Divorce in Bankruptcy Court?

On behalf of The Marks Law Firm, L.L.C. posted in Divorce on Friday, February 15, 2013

Parties to divorce often find themselves unable to sustain their livelihood and all of their court-ordered obligations. With no way out, many of these folks turn to bankruptcy.

Federal bankruptcy law offers individuals in dire financial situations a way to stop the bleeding, quiet creditors and find a way to start anew. Most people who file for bankruptcy are not poor and unemployed; rather, they are struggling because debt obligations – bad mortgages, high credit card balances, poor consumer choices, student loans – become more than monthly income can bear.

While bankruptcy does provide a path back to financial sanity, it cannot undo the work of the family court. A federal bankruptcy judge lacks the ability under federal law to discharge key family court obligations, notably child support and maintenance, and also final distributions of marital property and debt.

If bankruptcy cannot save an individual drowning in financial obligations, what can that individual do?

Every week we see individuals asking similar questions – the court ordered me to do X and I cannot afford to do so anymore. Rather than look to the bankruptcy court for relief, these individuals need to look to the family court instead.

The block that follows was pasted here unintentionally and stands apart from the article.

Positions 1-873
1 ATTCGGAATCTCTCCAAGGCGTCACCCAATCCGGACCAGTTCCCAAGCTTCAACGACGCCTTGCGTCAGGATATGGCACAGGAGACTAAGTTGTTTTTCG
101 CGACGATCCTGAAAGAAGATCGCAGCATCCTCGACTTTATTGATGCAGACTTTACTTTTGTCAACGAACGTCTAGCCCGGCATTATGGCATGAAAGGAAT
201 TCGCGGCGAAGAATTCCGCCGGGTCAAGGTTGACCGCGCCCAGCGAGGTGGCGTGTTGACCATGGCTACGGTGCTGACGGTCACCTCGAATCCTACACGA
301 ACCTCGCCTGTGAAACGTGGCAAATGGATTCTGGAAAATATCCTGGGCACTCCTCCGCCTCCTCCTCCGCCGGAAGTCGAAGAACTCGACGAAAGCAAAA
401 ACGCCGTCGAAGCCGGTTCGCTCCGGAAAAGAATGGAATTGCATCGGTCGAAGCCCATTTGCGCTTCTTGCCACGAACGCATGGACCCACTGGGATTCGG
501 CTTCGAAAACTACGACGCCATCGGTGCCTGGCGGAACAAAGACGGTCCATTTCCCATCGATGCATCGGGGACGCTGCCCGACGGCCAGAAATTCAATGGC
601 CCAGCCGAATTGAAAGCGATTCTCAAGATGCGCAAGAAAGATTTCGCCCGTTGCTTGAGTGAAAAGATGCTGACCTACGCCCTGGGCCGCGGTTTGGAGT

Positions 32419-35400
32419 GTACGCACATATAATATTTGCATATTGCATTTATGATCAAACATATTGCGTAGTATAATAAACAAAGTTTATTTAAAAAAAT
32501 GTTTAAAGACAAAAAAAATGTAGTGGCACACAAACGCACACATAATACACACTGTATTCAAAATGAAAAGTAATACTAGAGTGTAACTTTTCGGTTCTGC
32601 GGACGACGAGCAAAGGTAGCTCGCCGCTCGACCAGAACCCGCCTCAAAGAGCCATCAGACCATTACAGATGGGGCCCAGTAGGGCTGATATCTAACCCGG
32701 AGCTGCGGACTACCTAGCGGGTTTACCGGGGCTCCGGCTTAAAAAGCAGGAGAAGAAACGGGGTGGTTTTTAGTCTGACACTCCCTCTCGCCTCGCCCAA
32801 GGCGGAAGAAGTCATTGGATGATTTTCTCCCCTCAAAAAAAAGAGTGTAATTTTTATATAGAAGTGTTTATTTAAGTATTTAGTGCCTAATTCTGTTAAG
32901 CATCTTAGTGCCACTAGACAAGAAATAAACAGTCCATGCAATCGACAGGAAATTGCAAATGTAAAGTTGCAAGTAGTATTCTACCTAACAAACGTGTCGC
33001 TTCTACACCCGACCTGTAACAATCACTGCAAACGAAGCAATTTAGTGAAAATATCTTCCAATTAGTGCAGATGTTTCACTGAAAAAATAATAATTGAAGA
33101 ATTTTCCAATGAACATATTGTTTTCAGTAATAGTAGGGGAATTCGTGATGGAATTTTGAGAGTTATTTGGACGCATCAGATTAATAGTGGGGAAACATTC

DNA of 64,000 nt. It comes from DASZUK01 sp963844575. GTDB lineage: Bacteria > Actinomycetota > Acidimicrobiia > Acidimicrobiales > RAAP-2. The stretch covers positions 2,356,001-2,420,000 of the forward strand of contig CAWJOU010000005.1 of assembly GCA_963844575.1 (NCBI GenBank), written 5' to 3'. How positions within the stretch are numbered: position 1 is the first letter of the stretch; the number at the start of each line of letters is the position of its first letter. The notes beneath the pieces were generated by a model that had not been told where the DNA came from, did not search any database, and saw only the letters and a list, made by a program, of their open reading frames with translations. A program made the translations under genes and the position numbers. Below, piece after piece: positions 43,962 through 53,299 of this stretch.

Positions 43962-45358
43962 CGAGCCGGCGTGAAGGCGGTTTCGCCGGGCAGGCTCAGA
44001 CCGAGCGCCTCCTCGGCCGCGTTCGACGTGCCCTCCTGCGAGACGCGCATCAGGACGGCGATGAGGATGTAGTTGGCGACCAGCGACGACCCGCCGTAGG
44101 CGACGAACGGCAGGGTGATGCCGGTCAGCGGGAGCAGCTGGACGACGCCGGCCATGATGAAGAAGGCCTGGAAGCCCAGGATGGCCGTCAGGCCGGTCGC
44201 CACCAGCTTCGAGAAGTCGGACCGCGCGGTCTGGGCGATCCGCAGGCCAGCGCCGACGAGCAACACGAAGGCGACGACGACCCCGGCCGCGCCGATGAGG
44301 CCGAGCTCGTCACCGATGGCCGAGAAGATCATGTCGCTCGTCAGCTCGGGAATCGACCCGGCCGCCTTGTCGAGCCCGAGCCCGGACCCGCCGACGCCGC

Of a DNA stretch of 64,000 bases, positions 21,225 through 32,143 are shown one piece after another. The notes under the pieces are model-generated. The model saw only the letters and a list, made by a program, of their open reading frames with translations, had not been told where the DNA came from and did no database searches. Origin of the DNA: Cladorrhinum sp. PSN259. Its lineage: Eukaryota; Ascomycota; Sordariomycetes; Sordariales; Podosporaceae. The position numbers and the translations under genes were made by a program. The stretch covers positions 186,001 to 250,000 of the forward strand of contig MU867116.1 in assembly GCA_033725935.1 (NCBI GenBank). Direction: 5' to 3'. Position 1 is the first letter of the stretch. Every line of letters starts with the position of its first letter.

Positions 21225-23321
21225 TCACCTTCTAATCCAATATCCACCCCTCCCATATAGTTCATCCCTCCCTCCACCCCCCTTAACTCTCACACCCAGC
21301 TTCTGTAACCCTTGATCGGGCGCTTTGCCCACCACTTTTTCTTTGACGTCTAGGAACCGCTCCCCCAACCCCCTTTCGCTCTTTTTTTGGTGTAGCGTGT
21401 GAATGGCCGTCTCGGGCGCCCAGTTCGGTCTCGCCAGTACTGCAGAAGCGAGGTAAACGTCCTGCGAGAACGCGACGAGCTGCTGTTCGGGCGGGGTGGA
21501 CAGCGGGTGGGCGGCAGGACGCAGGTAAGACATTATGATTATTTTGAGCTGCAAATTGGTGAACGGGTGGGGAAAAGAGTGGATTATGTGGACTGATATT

For example, if you have suffered a sudden loss of employment and have been unable to secure any employment, let alone comparable employment, and you have child support and maintenance obligations, the sooner you can return to the family court the better – the longer the delay, the longer you become in arrears, which could subject you to interest charges, contempt proceedings and attorney’s fees for your former spouse. Bankruptcy will not discharge these obligations – but the family court can modify your judgment of dissolution to reduce or suspend payments at least until your employment returns to a sustainable level. Importantly, the court will not reward voluntary reductions in employment or income – you must show a good faith effort in seeking employment and meeting your obligations.

If you find yourself in a similar situation, do not run to the federal bankruptcy court – contact us, we can help.

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